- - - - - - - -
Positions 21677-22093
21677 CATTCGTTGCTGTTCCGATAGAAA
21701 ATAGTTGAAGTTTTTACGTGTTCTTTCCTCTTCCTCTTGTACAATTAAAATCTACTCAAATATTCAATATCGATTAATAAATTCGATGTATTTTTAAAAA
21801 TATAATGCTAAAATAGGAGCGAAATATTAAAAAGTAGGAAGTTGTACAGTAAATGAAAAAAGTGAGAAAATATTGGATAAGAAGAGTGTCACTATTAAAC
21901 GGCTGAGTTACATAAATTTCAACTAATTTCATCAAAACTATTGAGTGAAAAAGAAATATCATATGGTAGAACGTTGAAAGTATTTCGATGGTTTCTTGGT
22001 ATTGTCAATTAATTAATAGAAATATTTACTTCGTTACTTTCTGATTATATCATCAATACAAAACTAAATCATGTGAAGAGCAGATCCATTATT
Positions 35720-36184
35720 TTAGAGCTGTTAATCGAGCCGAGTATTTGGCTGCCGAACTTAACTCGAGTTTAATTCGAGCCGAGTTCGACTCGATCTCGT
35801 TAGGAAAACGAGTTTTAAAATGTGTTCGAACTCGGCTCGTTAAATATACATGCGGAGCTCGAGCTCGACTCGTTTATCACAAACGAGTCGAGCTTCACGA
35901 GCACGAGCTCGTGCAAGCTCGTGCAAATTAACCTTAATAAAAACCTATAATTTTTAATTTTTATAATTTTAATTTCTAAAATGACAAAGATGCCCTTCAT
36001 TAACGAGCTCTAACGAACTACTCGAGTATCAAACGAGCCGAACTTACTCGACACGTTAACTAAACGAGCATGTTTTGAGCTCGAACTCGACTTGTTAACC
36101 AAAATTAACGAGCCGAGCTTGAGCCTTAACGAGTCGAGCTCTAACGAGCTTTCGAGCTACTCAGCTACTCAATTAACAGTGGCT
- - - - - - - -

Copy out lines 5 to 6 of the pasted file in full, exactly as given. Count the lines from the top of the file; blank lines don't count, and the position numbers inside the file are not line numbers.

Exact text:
21901 GGCTGAGTTACATAAATTTCAACTAATTTCATCAAAACTATTGAGTGAAAAAGAAATATCATATGGTAGAACGTTGAAAGTATTTCGATGGTTTCTTGGT
22001 ATTGTCAATTAATTAATAGAAATATTTACTTCGTTACTTTCTGATTATATCATCAATACAAAACTAAATCATGTGAAGAGCAGATCCATTATT